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Acton Institute, April 26 - Grand Rapids, Michigan — Quebec City hosted the recent meeting of the Western hemisphere's democratic countries that produced an agreement to create the world's largest free trade zone by 2005. The meeting was punctuated with violence from anti-trade protesters, while Venezuela "reserved its position" in lieu of an affirmative vote. Both demonstrate active dissent and illustrate the need for greater understanding of free trade's benefits to all countries on local and international levels.

Acton Institute president Rev. Robert A. Sirico, a Catholic priest, and Acton program director Rev. Jerry Zandstra, a Christian Reformed minister,will take the message of themoral potential of free trade to Latin America on an extensive tour of Guatemala and Peru.

"We realize that many Latin American countries remain doubtful of their gain under the conditions of free trade. We want professors, pastors,and business leaders in Latin America to know that not only will free trade create economic progress and a higher quality of life, but it will also offer moral benefits, as good people are permitted to live free lives," said Rev. Zandstra.

Rev. Sirico and Rev. Zandstra will meet with a variety of audiences in Latin America, including business and government leaders, Protestant and Catholic clergy, and will also co-host a program for 900 priests and pastors in Peru, teaching the moral potential of free trade.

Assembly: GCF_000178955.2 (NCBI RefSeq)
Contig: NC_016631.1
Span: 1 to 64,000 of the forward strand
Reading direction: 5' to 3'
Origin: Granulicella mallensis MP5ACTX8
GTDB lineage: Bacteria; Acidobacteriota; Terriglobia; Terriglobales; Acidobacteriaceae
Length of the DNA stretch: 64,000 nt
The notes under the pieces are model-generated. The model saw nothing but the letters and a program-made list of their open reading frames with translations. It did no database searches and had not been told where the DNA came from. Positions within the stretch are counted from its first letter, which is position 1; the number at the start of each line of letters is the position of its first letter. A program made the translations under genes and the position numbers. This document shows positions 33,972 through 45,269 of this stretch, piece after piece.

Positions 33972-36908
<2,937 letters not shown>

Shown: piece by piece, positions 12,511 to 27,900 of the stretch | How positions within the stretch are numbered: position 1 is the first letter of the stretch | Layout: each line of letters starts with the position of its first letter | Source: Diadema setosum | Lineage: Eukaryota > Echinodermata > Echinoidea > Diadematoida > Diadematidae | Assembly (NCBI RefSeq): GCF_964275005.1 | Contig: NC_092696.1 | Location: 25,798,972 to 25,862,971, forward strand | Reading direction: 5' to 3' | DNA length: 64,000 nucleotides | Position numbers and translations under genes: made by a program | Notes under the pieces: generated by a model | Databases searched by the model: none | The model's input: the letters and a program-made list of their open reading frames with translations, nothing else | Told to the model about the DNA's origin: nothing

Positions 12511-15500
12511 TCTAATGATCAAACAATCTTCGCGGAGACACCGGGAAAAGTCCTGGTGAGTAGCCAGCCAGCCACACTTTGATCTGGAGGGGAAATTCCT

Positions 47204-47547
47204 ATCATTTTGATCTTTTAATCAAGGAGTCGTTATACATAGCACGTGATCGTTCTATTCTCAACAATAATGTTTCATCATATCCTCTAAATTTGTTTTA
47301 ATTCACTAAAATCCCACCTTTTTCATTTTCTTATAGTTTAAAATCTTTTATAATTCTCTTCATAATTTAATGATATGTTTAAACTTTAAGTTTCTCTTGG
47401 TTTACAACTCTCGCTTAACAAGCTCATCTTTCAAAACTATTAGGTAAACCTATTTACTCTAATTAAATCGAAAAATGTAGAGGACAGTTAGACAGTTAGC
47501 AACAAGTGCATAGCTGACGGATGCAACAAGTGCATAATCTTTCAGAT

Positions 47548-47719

About the Acton Institute

With its commitment to pursue a society that is free and virtuous, the Acton Institute for the Study of Religion and Liberty is a leading voice in the national environmental and social policy debate. The Acton Institute is uniquely positioned to comment on the sound economic and moral foundations necessary to sustain humane environmental and social policies.

The Acton Institute is a nonprofit, ecumenical think tank located in Grand Rapids, Michigan. The Institute works internationally to "promote a free and virtuous society characterized by individual liberty and sustained by religious principles."

Interviews with Institute staff may be arranged by contacting John Couretas at (616) 454-3080 or at